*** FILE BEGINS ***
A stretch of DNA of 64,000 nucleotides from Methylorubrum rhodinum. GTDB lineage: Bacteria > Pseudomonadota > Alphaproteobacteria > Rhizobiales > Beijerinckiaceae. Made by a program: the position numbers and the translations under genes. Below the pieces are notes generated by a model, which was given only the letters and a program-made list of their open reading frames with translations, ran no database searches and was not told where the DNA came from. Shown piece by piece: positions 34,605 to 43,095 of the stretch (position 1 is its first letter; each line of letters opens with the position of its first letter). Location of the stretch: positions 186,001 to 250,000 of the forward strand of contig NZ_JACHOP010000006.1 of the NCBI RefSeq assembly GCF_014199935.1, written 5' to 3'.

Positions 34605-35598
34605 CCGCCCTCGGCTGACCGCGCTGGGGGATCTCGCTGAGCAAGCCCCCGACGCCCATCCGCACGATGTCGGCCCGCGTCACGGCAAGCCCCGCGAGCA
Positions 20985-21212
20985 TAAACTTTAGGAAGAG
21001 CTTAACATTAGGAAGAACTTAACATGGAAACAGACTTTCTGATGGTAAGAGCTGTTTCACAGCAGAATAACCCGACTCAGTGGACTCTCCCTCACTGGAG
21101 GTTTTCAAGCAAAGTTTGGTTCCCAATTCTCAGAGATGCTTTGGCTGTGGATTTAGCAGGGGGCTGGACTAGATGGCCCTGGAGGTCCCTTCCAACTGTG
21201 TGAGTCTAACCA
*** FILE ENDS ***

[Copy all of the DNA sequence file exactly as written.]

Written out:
A stretch of DNA of 64,000 nucleotides from Methylorubrum rhodinum. GTDB lineage: Bacteria > Pseudomonadota > Alphaproteobacteria > Rhizobiales > Beijerinckiaceae. Made by a program: the position numbers and the translations under genes. Below the pieces are notes generated by a model, which was given only the letters and a program-made list of their open reading frames with translations, ran no database searches and was not told where the DNA came from. Shown piece by piece: positions 34,605 to 43,095 of the stretch (position 1 is its first letter; each line of letters opens with the position of its first letter). Location of the stretch: positions 186,001 to 250,000 of the forward strand of contig NZ_JACHOP010000006.1 of the NCBI RefSeq assembly GCF_014199935.1, written 5' to 3'.

Positions 34605-35598
34605 CCGCCCTCGGCTGACCGCGCTGGGGGATCTCGCTGAGCAAGCCCCCGACGCCCATCCGCACGATGTCGGCCCGCGTCACGGCAAGCCCCGCGAGCA
Positions 20985-21212
20985 TAAACTTTAGGAAGAG
21001 CTTAACATTAGGAAGAACTTAACATGGAAACAGACTTTCTGATGGTAAGAGCTGTTTCACAGCAGAATAACCCGACTCAGTGGACTCTCCCTCACTGGAG
21101 GTTTTCAAGCAAAGTTTGGTTCCCAATTCTCAGAGATGCTTTGGCTGTGGATTTAGCAGGGGGCTGGACTAGATGGCCCTGGAGGTCCCTTCCAACTGTG
21201 TGAGTCTAACCA